A small delegation under the Trades and Labour Council of the Wollongong region visited towns to the south of Wollongong, to inspect the living conditions of Aboriginal people.
Issues such as poor provision of housing, lack of permanent employment and inadequate pay along with discrimination in the form of segregation and refusal of service were detailed in a report produced after the visit. Just one example of the segregation of Aboriginal people was found in cinemas on the south coast, where Aboriginal people were indignantly forced to sit in a roped off section of the cinema and refused service at the snack bar.
To address these issues, the Trades and Labour Council would target discriminatory activities region by region, and take action such as restricting the supply of food to cinema snack bars, unless they served Aboriginal people equally.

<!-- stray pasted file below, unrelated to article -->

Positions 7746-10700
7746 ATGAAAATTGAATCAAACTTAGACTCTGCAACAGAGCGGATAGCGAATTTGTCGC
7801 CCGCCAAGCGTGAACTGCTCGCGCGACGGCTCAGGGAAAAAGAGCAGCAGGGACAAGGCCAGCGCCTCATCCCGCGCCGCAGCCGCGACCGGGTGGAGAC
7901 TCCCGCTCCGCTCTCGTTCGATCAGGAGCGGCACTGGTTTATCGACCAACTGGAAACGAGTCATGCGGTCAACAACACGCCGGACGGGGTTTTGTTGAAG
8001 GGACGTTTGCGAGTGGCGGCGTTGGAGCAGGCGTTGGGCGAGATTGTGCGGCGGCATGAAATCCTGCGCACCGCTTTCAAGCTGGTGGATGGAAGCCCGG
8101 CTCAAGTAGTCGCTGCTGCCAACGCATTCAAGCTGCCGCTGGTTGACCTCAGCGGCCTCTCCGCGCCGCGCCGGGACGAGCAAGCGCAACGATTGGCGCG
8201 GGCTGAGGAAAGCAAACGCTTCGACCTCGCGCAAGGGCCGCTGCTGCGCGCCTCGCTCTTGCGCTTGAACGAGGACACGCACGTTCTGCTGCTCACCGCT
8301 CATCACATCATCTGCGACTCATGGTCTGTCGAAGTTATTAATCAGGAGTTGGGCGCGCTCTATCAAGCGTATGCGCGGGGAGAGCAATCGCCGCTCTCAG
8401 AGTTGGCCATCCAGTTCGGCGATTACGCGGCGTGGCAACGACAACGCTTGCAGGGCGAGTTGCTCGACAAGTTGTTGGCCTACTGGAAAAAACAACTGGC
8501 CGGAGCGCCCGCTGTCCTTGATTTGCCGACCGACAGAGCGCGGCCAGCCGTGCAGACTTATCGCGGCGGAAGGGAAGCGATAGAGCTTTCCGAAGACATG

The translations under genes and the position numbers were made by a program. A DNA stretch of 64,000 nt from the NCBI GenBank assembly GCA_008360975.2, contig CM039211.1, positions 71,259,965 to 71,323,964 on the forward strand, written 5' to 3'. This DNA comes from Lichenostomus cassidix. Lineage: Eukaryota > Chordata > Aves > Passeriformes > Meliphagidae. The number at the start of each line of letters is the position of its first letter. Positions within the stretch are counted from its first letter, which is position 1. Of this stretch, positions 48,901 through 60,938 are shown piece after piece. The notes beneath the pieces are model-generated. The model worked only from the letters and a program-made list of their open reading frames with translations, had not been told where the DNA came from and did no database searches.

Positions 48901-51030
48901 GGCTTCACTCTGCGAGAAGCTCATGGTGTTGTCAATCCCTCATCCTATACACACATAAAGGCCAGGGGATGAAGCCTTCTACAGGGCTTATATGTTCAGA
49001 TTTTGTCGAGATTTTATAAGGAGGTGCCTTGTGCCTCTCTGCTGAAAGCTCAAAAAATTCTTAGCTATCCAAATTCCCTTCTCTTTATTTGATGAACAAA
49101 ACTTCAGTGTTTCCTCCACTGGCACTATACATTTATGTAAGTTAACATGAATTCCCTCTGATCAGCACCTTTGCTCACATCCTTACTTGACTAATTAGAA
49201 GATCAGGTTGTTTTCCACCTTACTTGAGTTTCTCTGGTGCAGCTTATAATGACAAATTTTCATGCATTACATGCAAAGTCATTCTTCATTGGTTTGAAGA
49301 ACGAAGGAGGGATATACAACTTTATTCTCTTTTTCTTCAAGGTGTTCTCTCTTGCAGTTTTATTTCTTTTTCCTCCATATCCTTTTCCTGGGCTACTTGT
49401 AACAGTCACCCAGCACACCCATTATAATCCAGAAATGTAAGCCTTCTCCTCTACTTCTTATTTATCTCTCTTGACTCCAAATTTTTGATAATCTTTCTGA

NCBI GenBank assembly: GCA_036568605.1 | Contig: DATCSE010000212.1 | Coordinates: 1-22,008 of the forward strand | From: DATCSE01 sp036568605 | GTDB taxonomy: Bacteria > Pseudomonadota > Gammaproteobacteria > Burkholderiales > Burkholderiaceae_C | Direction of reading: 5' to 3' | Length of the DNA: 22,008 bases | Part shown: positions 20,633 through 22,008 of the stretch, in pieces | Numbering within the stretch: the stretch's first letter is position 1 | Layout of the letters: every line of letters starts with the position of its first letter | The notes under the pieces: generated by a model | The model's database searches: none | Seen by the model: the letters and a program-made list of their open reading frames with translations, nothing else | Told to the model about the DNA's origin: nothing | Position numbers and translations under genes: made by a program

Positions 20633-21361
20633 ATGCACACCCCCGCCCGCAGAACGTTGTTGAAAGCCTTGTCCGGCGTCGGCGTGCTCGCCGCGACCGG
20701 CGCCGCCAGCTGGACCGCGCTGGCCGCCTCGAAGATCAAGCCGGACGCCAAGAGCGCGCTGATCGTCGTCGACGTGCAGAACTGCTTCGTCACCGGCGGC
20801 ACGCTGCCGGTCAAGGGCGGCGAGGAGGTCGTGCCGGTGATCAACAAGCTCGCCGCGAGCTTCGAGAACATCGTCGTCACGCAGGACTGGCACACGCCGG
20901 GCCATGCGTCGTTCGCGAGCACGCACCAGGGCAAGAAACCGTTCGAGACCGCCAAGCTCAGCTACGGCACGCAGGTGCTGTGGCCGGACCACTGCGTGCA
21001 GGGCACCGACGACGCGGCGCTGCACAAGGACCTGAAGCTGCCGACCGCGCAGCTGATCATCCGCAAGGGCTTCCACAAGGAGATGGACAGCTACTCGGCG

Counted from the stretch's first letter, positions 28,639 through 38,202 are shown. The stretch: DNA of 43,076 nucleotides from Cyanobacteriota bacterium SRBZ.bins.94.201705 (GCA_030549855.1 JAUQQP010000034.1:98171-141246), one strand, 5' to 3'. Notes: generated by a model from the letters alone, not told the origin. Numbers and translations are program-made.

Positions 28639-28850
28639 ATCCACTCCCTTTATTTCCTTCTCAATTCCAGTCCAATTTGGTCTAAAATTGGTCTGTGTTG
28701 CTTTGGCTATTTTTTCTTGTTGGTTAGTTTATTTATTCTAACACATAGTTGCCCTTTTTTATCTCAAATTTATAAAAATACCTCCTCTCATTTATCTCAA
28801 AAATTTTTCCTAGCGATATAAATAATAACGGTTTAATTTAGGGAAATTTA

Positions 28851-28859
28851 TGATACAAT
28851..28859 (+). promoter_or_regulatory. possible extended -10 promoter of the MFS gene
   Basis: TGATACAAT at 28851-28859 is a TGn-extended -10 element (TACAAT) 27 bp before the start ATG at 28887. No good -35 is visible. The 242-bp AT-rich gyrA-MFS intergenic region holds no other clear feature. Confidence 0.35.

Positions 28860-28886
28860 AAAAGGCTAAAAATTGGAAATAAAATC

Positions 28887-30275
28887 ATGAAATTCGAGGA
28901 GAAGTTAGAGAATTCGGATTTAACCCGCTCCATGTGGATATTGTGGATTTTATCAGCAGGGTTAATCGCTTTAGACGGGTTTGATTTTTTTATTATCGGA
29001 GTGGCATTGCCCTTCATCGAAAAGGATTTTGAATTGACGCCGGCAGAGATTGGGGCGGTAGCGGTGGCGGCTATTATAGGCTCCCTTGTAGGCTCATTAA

Original member Fred Moore, identifies the original group of the League as being five local Aboriginal women – Olga Booth, Linda Cruse, Gladys Douglas, Elizabeth ‘Dolly’ Henry and Mary Davis. Other founding members were Aboriginal man Bobby Davis, along with unionists Fred Moore and Joe Howe.
The courage of this group of activists and the support they received from the Trades and Labour Council and unions in the region, earned the Wollongong area the nick name ‘The Strong South’ where people supported each other in fighting inequality.
This unified group of both Aboriginal and non-Aboriginal Australians, worked together for many years on the south coast, to address inequality and racism and inspired many others to carry on their work.
To hear an interview with Uncle Fred Moore go to:
The story of the South Coast Aboriginal Advancement League is not currently on display. If you would like to discover more about vibrant Aboriginal culture, please visit the Illawarra Aboriginal Corporation Cultural Centre and Keeping Place.